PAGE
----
I was SO wrong. I quickly learned she was not the first, or the only, and sadly she was not the last child to be killed by a falling dresser. I was sure that if retailers knew of the dangers, they'd surely want to sell furniture anchors right next to the other childproofing supplies. Turns out, most didn't. And still don't. Even today. Even though they are sold online on their websites, they are not consistently found in the big box stores where most parents shop for childproofing supplies.
I thought that anything sold and marketed for kids' use, including furniture, and especially juvenile furniture, like Meghan's was, was held to a safety standard of some kind. We live in the United States. Someone must be making sure things sold in the U.S. are safe for consumers, right? Isn't that why we have a Consumer Product Safety Commission? Aren't there rules about safety with regard to manufacturing so kids don't choke, get lacerations, or killed by things like a dresser falling on them?
It turns out that's just not the case. It wasn't then, and it really isn't now, either. At least with regard to furniture tip-over.
It also turns out there WAS a voluntary furniture safety standard in place in 2004 when Meggie died, but it didn't protect her. There is one in place today that is better than it was then, but still voluntary, and still not strong enough to prevent injuries and deaths to children (or adults for that matter) Every 17 minutes someone is injured in a tip-over. About every 10 days a child dies. There have been 542 reported deaths due to tip-overs from 2000-2017, and yet there is still only a weak voluntary standard, meaning manufacturers don't have to comply, and many don't. It's clearly not strong enough, because children are still dying and being injured. You can read the entire report from the CPSC here.
I've come to learn that the CPSC is underfunded, bows to industry when it's mandate is to protect consumers, and seems to vote along party lines when consumers at risk come from all racial, ethnic, age, and political backgrounds. I can assure you, furniture falls because it's unstable when a child is interacting with it. It's not the child's fault, nor the parent's if a piece of furniture falls and injures or kills the child. The child is doing what they developmentally are supposed to do. The parent's, unless they throw the furniture onto their child deliberately, are either unaware of the danger, or are aware and falll prey to the "it can't happen to me because..." syndrome, which is all too common and potentially a deadly decision for their child.
The CPSC is also under a "gag" order with regards to their ability to recall unsafe products, because it section 6(b) of the Consumer Product Safety Act. This can also result in deadly consequences. The two most recent recalls this rule delayed recalls in and resulted in additional injuries and deaths that might have otherwise been prevented included the IKEA MALM dresser recall and the Fischer Price Rock n Play recall.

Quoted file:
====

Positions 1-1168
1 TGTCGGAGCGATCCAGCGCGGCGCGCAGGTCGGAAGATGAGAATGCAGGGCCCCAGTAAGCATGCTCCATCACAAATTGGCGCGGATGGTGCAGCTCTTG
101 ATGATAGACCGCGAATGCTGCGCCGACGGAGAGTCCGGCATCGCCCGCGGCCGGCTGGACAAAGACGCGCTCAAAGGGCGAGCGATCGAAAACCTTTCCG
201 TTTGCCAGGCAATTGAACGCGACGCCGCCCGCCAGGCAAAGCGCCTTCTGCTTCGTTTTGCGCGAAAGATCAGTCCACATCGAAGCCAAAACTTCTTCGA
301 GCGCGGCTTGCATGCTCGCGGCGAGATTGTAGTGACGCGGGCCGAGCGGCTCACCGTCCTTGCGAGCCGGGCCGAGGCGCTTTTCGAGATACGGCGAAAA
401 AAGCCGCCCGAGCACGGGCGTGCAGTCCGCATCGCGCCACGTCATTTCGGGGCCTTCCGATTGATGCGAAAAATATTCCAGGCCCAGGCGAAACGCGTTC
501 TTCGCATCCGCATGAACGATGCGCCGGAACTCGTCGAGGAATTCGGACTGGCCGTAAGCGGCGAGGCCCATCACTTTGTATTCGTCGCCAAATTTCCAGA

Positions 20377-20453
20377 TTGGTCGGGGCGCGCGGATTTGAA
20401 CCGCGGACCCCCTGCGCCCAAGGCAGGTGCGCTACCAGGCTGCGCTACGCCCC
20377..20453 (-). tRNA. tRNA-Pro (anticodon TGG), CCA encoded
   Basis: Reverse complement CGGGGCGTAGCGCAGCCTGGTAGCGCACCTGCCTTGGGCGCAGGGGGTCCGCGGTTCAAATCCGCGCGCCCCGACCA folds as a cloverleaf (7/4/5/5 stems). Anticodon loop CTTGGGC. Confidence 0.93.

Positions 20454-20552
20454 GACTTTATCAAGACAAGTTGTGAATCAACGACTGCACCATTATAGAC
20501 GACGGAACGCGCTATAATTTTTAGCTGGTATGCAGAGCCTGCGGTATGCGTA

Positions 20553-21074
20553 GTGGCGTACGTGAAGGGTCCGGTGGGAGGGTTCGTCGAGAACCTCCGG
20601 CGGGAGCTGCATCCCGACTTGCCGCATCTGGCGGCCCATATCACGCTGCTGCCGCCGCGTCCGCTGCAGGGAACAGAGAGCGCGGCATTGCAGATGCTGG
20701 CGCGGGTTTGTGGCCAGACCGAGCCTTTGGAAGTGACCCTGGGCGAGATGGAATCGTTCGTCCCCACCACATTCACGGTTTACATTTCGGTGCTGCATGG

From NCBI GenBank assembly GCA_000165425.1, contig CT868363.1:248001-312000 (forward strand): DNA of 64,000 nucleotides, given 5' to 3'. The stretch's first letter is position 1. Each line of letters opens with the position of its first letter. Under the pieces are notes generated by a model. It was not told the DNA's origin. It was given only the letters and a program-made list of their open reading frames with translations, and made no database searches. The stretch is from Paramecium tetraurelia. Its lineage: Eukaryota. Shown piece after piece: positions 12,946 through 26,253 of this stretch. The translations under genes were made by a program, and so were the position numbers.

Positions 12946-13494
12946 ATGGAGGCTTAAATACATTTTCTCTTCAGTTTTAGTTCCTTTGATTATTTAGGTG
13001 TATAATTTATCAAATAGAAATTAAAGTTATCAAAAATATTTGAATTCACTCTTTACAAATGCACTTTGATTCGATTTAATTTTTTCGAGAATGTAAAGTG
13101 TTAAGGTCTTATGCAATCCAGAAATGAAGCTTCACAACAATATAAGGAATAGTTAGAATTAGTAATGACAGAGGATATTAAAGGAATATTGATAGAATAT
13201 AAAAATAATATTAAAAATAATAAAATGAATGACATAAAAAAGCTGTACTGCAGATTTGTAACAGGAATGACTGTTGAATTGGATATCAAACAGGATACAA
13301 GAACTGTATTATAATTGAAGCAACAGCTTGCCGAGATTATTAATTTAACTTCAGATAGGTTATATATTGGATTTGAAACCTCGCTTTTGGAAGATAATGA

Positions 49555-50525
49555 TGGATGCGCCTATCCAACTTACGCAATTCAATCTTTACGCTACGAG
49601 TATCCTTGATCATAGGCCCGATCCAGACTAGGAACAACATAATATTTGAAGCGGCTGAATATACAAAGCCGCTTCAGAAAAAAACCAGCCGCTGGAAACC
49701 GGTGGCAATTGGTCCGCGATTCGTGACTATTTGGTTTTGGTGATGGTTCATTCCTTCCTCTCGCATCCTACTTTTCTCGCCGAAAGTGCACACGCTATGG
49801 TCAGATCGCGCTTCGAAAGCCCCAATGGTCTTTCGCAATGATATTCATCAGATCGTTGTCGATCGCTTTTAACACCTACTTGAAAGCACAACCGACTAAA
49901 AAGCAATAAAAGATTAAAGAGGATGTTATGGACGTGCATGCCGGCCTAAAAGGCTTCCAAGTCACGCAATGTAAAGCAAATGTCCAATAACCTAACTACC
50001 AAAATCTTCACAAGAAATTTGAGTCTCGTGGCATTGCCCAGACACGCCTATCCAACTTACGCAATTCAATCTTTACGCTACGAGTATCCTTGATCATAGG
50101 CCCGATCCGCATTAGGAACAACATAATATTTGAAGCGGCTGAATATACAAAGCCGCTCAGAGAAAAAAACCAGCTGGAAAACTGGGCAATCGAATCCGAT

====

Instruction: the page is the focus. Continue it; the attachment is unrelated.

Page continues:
The ASTM furniture safety sub-committee has had 19 years to make a strong and adequate furniture safety standard and to make it mandatory. Yet they have not. The standard has changed very little in that time, because the industry stonewalls and drags their feet, always asking for more "data", all the while tens of thousands of children are injured, some catastrophically, every year, and over 542 children have died. That is their data, but it's apparently not enough. To be fair, some manufacturers do comply with the voluntary standard, and they go above and beyond with their testing, but they are but a few of the hundreds if not thousands of manufacturers out there.
We also know that the data reported to the CPSC is only estimated, because the vast majority of doctors and parents don't know how to or why they should report injuries from tip-overs to the CPSC, and the reports they do get are generally only from the 100 NEISS hospitals, medical examiners who know to put tip-over as related to cause of death on a death certificate, or savvy parents who do the research and find out how to report a tip-over to the CPSC or through saferproducts.gov. I can tell you just from the interactions I have through social media and conversations about tip-overs with everyday people, near-misses and minor injuries happen way more often than what is reported in the official data, and even more severe injuries and some deaths have gone unreported. I'm sure there are more deaths that are also not captured for that reason.
To attempt to circumvent the voluntary standards process, which is clearly too slow to make meaningful change that would save lives, advocates like myself have turned to our lawmakers for help. We've had bills related to tip-over in Congress 3 times so far. The Katie Elise and Meghan Agnes Act in 2005 and 2008 and the STURDY Act in 2016 and again introduced in April of 2019. It is time to force a mandatory standard that will actually dictate how to manufacture more stable furniture (Clothing storage units) that is inherently more stable and by virtue of that, much less likely to tip when a child interacts with it.
Stay tuned for more on the STURDY Act and how you can help!